A holiday dose of levity...
During my recent Christmas travels i’ve had some time both to ponder several things and also to reacquaint myself with some books that have been in my reading pile for far too long.
While traveling the rails on the Southwest Chief from Los Angeles back home to Albuquerque i opened my copy of What is Anglicanism? by Urban T. Holmes III. It’s one of the texts that was made available during the confirmation classes i took early in 2007.
Much of the book strikes me as a bit over my head, and leaves me feeling my lack of theological education, but at the same time i can’t consider that lack to necessarily be a bad thing. Instead, when wandering onto theological paths, it’s like i’ve chosen an unfamiliar trail while hiking. Sometimes there’s interesting scenery, sometimes not; sometimes i feel like i'm on the way to some place special, sometimes i just want to turn around and head back to familiar ground.
There’s a chapter in Holmes’ book entitled “The Episcopacy” which i found particularly interesting, especially when considering John-David Schofield’s recent maneuvers.
The importance of the bishop to Anglican thinking cannot be understood apart from a left handed consciousness: an awareness of the profound symbolic power of the bishop. The bishop is for us the embodiment, the real symbol, of the universality of the church. We believe that as the primordial sacrament of Christ, the church must transcend the immediate time and particular place. The church is a historical incarnation of the eternal Lord in all times and places. This truth is symbolized in the office of the bishop. The church is in and yet above cultural expressions, it stands apart from purely national interests. When one is present with the bishop, he of she is not only aware of this, he or she participates in this trans-historical reality.
This paragraph fairly leapt off the page at me yesterday morning. Try as i might, i cannot square the actions of the former Episcopal Bishop (now Southern Cone Bishop) of San Joaquin with this symbolic role that Holmes finds so central to Anglicanism. As admittedly biased as my view may be, i’m only able to see that John-David has willfully chosen to steep himself in a confined view of the church and reject the symbolic nature of the episcopate. His very actions are antithetical to a core Anglican understanding of the mission of a bishop. That he subverts his role while claiming to wear a shroud of orthodoxy is especially galling.
Holmes continues later in the same chapter:
…episcopacy [has not] ceased being a matter of debate in Anglicanism. The argument centers in the question of whether the episcopacy is of the esse, the bene esse or the plene esse; that is, does it exist for the being, the well being, or the full being of the church. If we adopt the position that it is necessary for the being of the church, we “unchurch” all those without bishops in apostolic succession. As one wag has put it, it is obviously not for the well being of the church. The position I hold is that it is for the full being of the church. This is consistent with its symbolic function.
i tend to give the greatest weight to Holmes’ position that the episcopacy exists for the full being of the church. And it is in that light that the true offense of John-David’s connivance is laid bare.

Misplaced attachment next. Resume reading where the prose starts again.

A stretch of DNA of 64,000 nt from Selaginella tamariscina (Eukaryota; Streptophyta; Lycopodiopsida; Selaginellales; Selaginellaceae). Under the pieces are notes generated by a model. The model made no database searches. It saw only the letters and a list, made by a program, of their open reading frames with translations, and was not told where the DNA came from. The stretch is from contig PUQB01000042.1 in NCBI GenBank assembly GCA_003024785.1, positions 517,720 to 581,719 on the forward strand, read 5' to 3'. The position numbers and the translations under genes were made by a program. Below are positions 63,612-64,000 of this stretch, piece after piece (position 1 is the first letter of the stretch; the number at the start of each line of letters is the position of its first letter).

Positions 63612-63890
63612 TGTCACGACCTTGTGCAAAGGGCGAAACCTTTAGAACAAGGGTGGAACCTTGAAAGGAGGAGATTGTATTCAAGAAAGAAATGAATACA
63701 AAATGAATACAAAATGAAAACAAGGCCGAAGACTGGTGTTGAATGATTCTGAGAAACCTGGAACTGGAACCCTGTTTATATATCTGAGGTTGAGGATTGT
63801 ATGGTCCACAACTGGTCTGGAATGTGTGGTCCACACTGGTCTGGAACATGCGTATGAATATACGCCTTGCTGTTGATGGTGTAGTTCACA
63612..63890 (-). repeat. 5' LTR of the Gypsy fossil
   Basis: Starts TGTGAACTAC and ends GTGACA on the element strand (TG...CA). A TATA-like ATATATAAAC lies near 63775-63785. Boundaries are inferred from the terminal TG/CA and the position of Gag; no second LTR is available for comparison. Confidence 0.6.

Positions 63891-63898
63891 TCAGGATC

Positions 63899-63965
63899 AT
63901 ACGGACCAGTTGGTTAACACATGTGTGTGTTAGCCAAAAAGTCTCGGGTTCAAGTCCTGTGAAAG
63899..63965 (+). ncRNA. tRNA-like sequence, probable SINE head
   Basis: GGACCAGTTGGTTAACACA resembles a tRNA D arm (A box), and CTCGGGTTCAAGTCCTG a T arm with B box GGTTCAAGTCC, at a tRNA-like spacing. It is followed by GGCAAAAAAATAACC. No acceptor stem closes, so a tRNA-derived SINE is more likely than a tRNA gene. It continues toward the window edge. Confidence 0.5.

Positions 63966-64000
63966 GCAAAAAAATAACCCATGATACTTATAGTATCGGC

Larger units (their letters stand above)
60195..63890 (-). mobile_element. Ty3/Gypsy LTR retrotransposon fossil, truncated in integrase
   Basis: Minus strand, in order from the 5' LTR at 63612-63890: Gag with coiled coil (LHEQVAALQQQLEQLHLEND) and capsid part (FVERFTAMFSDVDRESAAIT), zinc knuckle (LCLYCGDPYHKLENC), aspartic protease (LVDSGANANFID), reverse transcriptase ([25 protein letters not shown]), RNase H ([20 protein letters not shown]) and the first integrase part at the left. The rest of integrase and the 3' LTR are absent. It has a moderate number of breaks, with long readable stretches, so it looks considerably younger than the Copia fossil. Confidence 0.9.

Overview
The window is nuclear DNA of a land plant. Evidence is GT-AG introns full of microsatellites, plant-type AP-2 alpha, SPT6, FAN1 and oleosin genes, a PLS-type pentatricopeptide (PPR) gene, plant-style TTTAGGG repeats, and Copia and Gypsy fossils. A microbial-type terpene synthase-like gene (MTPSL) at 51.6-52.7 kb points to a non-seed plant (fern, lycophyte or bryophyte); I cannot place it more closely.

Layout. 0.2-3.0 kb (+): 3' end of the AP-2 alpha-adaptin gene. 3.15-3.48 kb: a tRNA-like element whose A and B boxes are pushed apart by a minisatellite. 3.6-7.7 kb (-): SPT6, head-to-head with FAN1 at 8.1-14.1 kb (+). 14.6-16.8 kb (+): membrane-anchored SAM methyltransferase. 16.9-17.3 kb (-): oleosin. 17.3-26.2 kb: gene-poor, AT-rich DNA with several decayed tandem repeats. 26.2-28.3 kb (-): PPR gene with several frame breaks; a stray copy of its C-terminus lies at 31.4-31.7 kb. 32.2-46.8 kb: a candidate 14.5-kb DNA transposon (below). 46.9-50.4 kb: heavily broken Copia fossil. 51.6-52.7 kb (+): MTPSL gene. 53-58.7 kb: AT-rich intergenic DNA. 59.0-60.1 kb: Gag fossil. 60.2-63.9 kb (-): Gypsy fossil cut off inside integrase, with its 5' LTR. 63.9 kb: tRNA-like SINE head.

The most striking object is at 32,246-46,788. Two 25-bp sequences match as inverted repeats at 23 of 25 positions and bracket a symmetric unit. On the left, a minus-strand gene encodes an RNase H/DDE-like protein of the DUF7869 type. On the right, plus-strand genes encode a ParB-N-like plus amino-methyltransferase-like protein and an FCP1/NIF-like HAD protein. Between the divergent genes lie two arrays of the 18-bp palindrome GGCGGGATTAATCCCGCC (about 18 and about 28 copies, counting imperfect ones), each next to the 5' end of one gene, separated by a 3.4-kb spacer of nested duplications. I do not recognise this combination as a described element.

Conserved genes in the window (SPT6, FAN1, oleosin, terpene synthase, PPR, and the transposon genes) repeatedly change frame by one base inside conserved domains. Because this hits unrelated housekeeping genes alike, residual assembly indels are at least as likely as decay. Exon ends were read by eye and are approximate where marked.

Please pray for the people of the Diocese of San Joaquin. Please support the mission of Remain Episcopal. Please act for the plene esse of Christ’s church, because it is clear that this bishop's view of his calling has become obscured and limited.
Again, the people in the Diocese of San Joaquin need our prayers. If you can, Remain Episcopal also could use your monetary support.
This item was made for such a week. i swear a heard a scream earlier originating from a couple of canyons over....
One of them:
Myth: Iraq has been "calm" in fall of 2007 and the Iraqi public, despite some grumbling, is not eager for the US to depart. Fact: in the past 6 weeks, there have been an average of 600 attacks a month, or 20 a day, which has held steady since the beginning of November. About 600 civilians are being killed in direct political violence per month, but that number excludes deaths of soldiers and police. Across the board, Iraqis believe that their conflicts are mainly caused by the US military presence and they are eager for it to end.
We did not receive any donations on Christmas Eve and Christmas Day. That is only as it should have been. There are some days on which it is right and proper to concentrate on things near to home. However, today things started to move forward again and our new total is:
The OCICBW... (Of Course I Could Be Wrong...) Community Christmas Appeal this year is raising money to help pay for the work being done by the Anglican Church of Christ the King in the City Of God district of Rio De Janeiro. Full details about the project and how to send your gifts can be found HERE.
As we near the close of St. Stephen's Day, please consider adding whatever amount you are able to this worthy effort. If you can donate generously that's great - if you can spare a widow's mite that's equally wonderful.
Good King Wenceslas looked out, on the Feast of Stephen,
When the snow lay round about, deep and crisp and even;
Brightly shone the moon that night, tho' the frost was cruel,
When a poor man came in sight, gath'ring winter fuel.
"Hither, page, and stand by me, if thou know'st it, telling,
Yonder peasant, who is he? Where and what his dwelling?"
"Sire, he lives a good league hence, underneath the mountain;
Right against the forest fence, by Saint Agnes' fountain."
"Bring me flesh, and bring me wine, bring me pine logs hither:
Thou and I will see him dine, when we bear them thither."
Page and monarch, forth they went, forth they went together;
Through the rude wind's wild lament and the bitter weather.